You show off a new shirt to your spouse. You picked it out because red is your favorite color. He says, "It looks nice on you, but I always liked you in blue because it brings out your eyes."
Would you think that that's an abusive comment? Not if it's said in a loving manner!
But if your spouse said something like, "Well, why'd you pick THAT shirt? I guess you would....if you like that sort of thing."
Would you think that that's an abusive comment? Absolutely.
What's the difference in those 2 statements? The differences are three-fold......tone of voice, body language and the words actually spoken. The second statement also carries a degrading undertone.
Emotional abuse is said to be more harmful than physical abuse because it cuts to the very core of a person's self esteem. It can cripple the victim in far more ways than physical abuse. Physical wounds heal. But emotional wounds cut deep.
We all exhibit these behaviors on some level at points in our lives. But what makes the relationship abusive is the habitual nature of the behaviors. It happens on a continual basis and forms a pattern.
The abuser is seen as more dominant in the relationship. This person will control you through behaviors, actions and words to erode your self esteem, confidence, self worth, trust (in yourself and in others), and your emotional stability.
Even non verbal behaviors like heavy sighs, eye rolling, disgusted glances, giving the cold shoulder, slamming doors, banging cups around, and punching holes in the walls can be considered abusive.
Emotional abuse cuts to the core of a person because the behaviors are more subtle. Being told you're ugly, that no one else could possibly love you, that you're a deadbeat parent, and that you can't do anything right is more about sabotaging the victim's spirit and inner self.
Below is a list of things that I've experienced and felt as a victim of emotional abuse and domestic violence. At first, I didn't realize this was abusive until I began to research my feelings.
1. Living in fear of my partner.
2. Walking on eggshells, being extra careful about what I said and did.
3. Felt humiliated and degraded during the many times he made fun of me.
4. Felt such shame when he pointed out my mistakes.
5. Felt so unwanted and unlovable.
6. Felt so alone because I lived so far away from family and friends.
7. Felt like my opinions never mattered.
8. Never felt appreciated for the hard work I put in to keeping the house running while he was deployed for nearly 8 months.
9. Was criticized for the smallest details, like when hot chocolate was spilled on the children's stroller.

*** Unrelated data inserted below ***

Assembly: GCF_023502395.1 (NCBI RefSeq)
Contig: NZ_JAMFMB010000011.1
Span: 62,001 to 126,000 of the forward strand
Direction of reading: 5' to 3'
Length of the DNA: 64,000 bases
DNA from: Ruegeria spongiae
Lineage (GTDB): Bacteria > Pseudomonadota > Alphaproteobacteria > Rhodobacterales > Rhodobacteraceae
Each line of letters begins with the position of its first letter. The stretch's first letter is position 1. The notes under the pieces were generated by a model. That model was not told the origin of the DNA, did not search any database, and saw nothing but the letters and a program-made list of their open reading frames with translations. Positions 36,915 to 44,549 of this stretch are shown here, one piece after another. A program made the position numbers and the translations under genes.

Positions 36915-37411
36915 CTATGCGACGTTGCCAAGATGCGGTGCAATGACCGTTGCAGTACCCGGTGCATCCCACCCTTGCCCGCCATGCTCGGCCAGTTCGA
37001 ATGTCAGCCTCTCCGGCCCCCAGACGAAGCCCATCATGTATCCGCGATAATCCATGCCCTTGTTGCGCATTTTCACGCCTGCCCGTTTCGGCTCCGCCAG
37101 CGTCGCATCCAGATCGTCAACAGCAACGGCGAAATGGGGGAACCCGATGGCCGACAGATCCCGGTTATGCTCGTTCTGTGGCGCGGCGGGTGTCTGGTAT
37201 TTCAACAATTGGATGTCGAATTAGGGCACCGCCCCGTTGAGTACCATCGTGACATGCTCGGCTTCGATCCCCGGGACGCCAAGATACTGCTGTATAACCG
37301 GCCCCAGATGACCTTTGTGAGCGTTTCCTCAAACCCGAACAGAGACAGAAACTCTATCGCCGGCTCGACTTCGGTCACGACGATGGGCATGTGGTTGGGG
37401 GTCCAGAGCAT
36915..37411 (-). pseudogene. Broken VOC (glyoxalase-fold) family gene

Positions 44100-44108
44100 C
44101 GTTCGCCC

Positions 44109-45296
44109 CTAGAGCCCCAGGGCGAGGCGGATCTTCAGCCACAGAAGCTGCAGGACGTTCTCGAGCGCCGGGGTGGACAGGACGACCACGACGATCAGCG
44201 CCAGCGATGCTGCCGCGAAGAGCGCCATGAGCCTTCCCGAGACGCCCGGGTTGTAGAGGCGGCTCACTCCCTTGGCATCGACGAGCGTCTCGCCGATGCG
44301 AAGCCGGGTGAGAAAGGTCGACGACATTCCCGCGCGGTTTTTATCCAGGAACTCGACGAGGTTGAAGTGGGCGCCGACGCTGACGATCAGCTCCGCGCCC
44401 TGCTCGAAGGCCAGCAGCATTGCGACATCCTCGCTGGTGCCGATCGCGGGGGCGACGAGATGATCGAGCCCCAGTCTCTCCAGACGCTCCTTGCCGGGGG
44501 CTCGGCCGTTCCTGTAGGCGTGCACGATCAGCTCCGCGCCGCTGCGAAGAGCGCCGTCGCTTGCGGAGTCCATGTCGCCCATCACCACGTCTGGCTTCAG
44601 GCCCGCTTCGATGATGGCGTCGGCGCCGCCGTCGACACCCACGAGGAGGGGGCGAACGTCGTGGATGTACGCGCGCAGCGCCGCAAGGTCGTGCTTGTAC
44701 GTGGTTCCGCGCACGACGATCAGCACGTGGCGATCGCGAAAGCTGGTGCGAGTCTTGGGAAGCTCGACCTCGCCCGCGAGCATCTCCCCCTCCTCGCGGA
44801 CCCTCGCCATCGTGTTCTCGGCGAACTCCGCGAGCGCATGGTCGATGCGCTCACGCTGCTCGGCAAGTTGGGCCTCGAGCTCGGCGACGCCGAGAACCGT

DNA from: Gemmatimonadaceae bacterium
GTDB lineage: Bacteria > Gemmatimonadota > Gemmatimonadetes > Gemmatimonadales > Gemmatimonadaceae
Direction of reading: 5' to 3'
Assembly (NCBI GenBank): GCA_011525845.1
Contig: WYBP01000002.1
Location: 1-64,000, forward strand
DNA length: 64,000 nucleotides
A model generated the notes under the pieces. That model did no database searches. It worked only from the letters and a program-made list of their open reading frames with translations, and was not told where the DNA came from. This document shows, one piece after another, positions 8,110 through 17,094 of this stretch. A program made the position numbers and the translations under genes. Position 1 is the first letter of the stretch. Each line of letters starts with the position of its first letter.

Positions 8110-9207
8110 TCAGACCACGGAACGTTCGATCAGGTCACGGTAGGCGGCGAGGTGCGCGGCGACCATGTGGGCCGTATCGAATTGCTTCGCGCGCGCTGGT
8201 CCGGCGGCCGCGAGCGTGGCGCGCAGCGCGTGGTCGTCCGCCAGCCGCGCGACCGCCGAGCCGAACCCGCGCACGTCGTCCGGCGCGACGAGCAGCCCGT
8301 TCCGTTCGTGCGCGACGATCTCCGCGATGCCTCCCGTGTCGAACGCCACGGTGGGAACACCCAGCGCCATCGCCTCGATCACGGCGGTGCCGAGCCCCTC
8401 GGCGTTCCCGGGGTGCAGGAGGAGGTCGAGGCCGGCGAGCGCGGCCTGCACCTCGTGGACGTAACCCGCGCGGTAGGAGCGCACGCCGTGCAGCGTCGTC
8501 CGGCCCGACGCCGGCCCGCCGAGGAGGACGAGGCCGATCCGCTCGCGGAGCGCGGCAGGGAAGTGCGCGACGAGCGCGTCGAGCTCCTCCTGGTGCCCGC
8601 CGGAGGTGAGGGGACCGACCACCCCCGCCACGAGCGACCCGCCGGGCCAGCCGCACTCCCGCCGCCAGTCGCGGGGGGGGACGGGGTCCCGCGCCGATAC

10. Felt incapable of doing the simplest of tasks like folding laundry or putting dishes in the dishwasher, because he kept "correcting" me. Kept telling me, "Someday you'll get this right."
11. Was coerced into spending too much on my credit card "for the children."
12. Was blamed for things that went wrong, including the abuse.
13. Felt like a slave, as I was always expected to clean up.
14. Was accused of things, like cheating or taking "his" money.
15. Felt like a different person when he wasn't around.
16. Never felt validated. My feelings were always dismissed.
Other behaviors that fall under the umbrella of abusive are isolating, withholding, criticism, demeaning, accusing, minimizing, threatening and even shaming, ridicule, and rejection.
Being able to recognize abusive behaviors is the first step towards ending the relationship, and beginning your healing and recovery. If you recognize these signs, I urge you to reach out. There is help out there.
It's because of my NX that I spent years feeling worthless. He stole those years from me. But I took back my power. I took back my self worth, my self esteem, my pride and my life. You can too!
Have you been in an emotionally abusive relationship? Comment below. And as always, I appreciate you sharing your stories with me.
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Greetings, my warrior survivor friends! Welcome to my blog. I'm Julianna Jen, the owner and creator of this site. Check out the My Story section to read about why I started this blog. Thanks for stopping in. And feel free to comment on any post, share your own thoughts and stories. I would love to hear from you!
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The Fake Apology
Effects of Emotional Abuse
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Emotionally Abusive Behaviors
Going No Contact: A List Of What To Do And What Not To Do
An Open Letter To All Survivors Who Just Got Out Of An Abusive Situation
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The content of this site is told from the blog author/owner's personal experience of dealing with a male Narcissist. Narcissists, psychopaths and sociopaths are both male and female, and come from all walks of life. Furthermore, the content contained herein is not intended to be a replacement for medical or legal counsel. This blog's sole purpose is to provide support to those who have endured Narcissistic and Emotional Abuse.